Vexed Liberals move to dump Kelly O’Dwyer while on maternity leave

The Age

23 April 2017

Amy Remeikis and Judith Ireland

Eight days into Financial Services Minister Kelly O’Dwyer’s maternity leave, vexed Victorian Liberals have moved to replace her.

Fairfax Media has confirmed Tony Abbott’s former chief-of-staff turned political commentator Peta Credlin has been encouraged to run against Ms O’Dwyer in the blue ribbon seat of Higgins, as a rebuke to the minister for the government’s soon-to-be enacted changes to superannuation.

It is understood that a number of branches within Ms O’Dwyer’s electorate, which takes in Toorak, one of Australia’s wealthiest suburbs, have chosen to meet when federal parliament is sitting, ensuring Ms O’Dwyer cannot attend.

“It’s not factional at all,” said one senior Victorian Liberal.

“I don’t think anyone thinks it’s fair that this report [on the challenge] has come just eight days after Kelly went on maternity leave. That’s not a good look at all. The fact is there are some internal issues in Higgins that need addressing.”

Those issues, Fairfax Media has been told, include anger within some branches over the superannuation issue, and some unhappy long-time supporters of Peter Costello, the former member for Higgins, who feel they have been sidelined as Ms O’Dwyer looks to promote younger members of the party.

In the midst of the 2016 federal election campaign a group, called called Save Our Super, established by Melbourne QC Jack Hammond, held a rally at the Malvern Town Hall, in the midst of Ms O’Dwyer’s seat.

That meeting attracted 200 people, mostly traditional Liberal voters. Institute of Public Affairs CEO John Roskam was among the notable attendees. A seat was, symbolically, left vacant at the meeting for Ms O’Dwyer, who did not attend.

That meeting called on the government to “grandfather” the impact of proposed changes on existing superannuation accounts.

According to reports at the time, the mood among attendees at that meeting was “white-hot rage”. That rage among a wealthy and influential group of Higgins Liberal party members has not subsided.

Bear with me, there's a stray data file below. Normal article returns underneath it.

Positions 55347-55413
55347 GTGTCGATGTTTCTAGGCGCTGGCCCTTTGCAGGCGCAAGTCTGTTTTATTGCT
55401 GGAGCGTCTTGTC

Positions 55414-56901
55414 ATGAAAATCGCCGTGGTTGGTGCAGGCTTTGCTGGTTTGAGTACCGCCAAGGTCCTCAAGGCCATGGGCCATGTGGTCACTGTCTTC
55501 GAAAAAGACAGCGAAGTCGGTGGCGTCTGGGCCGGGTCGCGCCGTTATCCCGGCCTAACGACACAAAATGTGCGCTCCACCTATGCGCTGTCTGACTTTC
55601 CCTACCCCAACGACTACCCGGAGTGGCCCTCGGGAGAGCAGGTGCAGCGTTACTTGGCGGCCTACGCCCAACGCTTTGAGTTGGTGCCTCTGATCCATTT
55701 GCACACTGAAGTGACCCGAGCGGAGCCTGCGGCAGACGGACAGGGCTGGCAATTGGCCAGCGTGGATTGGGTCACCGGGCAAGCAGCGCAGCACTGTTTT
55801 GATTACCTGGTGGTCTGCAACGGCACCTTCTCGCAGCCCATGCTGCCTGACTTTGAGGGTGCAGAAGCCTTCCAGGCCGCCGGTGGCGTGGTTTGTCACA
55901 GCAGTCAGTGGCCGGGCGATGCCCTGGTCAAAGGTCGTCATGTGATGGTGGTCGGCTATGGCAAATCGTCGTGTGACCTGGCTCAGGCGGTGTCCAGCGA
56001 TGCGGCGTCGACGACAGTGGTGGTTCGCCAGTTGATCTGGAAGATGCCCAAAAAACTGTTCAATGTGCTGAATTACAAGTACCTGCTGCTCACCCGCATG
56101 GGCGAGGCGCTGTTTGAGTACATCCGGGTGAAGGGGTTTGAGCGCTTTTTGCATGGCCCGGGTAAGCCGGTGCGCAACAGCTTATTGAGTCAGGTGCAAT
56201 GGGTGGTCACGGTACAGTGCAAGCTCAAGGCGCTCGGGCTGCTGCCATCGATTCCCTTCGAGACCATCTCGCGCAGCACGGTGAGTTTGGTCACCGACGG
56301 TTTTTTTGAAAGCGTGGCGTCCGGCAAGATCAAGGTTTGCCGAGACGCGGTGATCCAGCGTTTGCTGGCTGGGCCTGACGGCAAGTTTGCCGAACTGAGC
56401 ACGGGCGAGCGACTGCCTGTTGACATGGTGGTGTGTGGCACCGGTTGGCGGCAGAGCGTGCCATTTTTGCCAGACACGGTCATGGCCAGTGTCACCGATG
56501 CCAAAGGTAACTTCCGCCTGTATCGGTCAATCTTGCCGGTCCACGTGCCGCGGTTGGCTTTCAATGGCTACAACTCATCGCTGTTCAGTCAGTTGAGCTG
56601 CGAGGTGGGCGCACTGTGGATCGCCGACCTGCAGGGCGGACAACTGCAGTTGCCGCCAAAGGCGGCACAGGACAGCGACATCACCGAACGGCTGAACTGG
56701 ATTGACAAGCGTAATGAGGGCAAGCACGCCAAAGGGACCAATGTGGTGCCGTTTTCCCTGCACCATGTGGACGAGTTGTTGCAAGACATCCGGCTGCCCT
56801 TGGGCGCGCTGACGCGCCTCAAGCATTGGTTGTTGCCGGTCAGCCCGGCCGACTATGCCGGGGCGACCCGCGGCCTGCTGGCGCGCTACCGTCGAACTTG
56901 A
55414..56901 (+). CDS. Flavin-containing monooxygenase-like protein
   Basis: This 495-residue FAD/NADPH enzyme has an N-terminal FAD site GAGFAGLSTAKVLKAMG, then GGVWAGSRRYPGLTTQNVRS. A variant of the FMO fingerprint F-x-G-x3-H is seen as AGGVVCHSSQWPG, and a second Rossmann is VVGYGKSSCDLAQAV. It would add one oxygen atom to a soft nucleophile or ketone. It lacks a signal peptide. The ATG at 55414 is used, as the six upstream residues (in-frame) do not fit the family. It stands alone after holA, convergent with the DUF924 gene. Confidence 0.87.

The approach to Ms Credlin was seen as a shot across the bow to Ms O’Dwyer, amid reports the pair did not get along during Ms Credlin’s tenure in Mr Abbott’s office.

News Ltd, which first reported the story, quoted Ms Credlin as saying she had not been “formally approached” to run for Higgins.

A spokesman for Ms O’Dwyer said the minister was “on maternity leave with an eight-day-old son and is not commenting on this story”.

The government has faced fierce opposition for its changes to superannuation, which include increased taxes on contributions for those earning over $250,000 and an annual $100,000 non-concessional cap on contributions.

The changes come into effect on July 1.

Speaking from her office on Friday ahead of the reported challenge Ms O’Dwyer wanted to send a message that it was possible to balance having a family with a career in politics.

“You can have a family and you can pursue a life of public service and you can do so at the highest levels,” she told Fairfax Media.

“It is absolutely possible.”

She also praised the support Prime Minister Malcolm Turnbull had given her, as she became the first woman to give birth while in Cabinet, describing him as “incredibly enlightened and understanding” when it came to working parents.

“I couldn’t ask for a better boss,” she said.

Ms O’Dwyer worked right up until the birth of her second child, Edward, on April 13, phoning in to Expenditure Review Committee meetings when she could no longer fly.

She is officially planning six weeks of leave with Finance Minister Mathias Cormann acting in her portfolio.

Ms O’Dwyer faced a strong challenge to hold her seat during the 2016 election, particularly from Greens candidate Jason Ball, but held on to win with a 9.9 per cent margin.